Sunday, July 20, 2008
Last week, I said I planned on starting Founding Mothers by Cokie Roberts. I ended up a bit derailed from that plan, finishing Positive Discipline: The First Three Years by Jane Nelsen instead (I'm hoping to write my review later today, this is one of the best parenting books I have read so far!). I then picked up and finished M is for Malice by Sue Grafton. It was only this morning that my frequently changing reading tastes led me back to Founding Mothers.
With most of our unpacking done, and hubby with a whole weekend off of work, he has promised a few undisturbed hours this afternoon so I can catch up on blogs, read the NY Times Sunday Book Review, and delve into Founding Mothers to my heart's content. I am really looking forward to the experience. Growing up near Gettysburg, PA, I believe my high school American history classes were a bit skewed towards the Civil War. Philadelphia was only two hours away, but for some reason, not once during my schooling did we go on a field trip there. Gettyburg, on the other hand, I have been to dozens of times.
As a result, my knowledge of the Revolutionary War and early American history is sketchy at best. Beyond George Washington, Benjamin Franklin, and Thomas Jefferson, I am at a loss. I know next to nothing about the colonial women that supported the men that signed the Declaration of Independence, and wrote our Constitution. With the exception of Betsy Ross--and what I learned about her in school has controversially been debunked by historians--I could not name a single other woman of that time except for Martha Washington. Therefore, I am really looking forward to delving into this book!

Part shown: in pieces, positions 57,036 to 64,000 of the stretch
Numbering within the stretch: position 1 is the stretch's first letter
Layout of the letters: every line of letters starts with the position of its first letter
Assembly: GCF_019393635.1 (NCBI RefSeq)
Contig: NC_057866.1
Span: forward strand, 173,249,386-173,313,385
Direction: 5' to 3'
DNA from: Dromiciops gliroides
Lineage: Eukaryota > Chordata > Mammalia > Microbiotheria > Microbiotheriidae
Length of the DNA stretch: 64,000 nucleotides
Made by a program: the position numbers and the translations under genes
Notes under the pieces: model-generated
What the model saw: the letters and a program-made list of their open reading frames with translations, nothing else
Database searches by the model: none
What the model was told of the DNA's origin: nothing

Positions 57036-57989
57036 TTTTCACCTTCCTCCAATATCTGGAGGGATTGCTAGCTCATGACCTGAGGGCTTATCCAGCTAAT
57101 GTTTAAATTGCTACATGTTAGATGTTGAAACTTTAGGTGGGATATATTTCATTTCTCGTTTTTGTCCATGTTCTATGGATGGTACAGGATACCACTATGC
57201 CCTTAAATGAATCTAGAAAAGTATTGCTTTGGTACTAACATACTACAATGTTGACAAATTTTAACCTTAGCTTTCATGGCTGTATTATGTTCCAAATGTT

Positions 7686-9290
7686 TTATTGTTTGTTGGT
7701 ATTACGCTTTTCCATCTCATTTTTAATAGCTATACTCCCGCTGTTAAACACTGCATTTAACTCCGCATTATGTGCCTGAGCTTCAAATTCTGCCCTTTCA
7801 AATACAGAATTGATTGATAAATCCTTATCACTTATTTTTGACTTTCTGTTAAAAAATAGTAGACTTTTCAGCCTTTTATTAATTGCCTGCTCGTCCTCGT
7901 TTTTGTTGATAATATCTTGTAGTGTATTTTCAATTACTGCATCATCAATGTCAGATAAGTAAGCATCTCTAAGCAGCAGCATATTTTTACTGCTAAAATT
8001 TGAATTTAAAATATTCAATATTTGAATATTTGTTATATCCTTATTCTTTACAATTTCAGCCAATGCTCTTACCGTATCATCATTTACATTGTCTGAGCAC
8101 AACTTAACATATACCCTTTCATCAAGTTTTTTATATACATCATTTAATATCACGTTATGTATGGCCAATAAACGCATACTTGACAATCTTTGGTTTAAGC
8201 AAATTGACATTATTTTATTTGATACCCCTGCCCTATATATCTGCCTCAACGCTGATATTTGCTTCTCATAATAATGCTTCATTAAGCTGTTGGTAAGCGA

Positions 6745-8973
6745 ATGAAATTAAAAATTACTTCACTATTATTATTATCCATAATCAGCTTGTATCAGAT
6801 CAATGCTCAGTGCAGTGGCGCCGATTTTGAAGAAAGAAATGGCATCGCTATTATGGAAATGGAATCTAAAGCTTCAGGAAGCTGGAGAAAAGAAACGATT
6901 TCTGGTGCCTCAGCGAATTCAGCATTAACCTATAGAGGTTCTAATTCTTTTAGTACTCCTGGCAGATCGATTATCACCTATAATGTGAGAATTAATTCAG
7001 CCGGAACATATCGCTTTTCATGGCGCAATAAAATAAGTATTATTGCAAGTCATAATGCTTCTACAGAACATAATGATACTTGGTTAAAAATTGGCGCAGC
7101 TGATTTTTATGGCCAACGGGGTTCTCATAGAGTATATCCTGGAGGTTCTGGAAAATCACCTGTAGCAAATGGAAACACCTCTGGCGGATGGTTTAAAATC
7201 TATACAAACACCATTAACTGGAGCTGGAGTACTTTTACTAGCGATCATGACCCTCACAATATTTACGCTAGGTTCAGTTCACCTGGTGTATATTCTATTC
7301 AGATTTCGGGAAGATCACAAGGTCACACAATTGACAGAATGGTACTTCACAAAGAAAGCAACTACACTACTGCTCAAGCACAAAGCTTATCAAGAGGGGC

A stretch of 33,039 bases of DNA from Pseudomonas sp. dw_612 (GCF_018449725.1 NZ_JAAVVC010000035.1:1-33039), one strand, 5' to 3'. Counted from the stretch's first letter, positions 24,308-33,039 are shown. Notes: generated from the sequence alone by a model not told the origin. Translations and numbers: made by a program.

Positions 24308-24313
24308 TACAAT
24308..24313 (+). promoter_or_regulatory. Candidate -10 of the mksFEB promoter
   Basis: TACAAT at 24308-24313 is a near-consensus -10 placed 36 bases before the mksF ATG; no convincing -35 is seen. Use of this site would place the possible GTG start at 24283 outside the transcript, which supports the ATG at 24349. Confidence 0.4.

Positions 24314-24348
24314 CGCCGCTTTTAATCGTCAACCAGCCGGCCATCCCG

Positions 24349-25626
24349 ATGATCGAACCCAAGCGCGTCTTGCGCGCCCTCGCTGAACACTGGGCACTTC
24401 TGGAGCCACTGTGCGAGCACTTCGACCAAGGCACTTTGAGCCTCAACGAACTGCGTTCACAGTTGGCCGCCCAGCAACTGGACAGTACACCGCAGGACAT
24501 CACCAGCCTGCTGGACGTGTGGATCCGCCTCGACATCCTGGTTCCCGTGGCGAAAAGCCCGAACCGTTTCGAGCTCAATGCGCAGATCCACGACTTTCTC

On another note, Maggie's recent question to her readers "What is your definition of young adult literature?" had this topic fresh in my mind. Therefore, my eye was quickly drawn to an essay in today's NY Times Sunday Book Review about books that were written for adults...only to get marketed as YA, usually against the author's wishes. There are novels such as The Book Thief, which is marketed for adults in Australia, and young adults in the United States. Personally, the demarcation seems very random, subject to the whims of a publisher's marketing department. What's a shame is that many "YA" authors are shunned by other writers, and not taken as seriously. Quality literature can be found in any format, whether it's a board book, Young adult, or targeted at adults!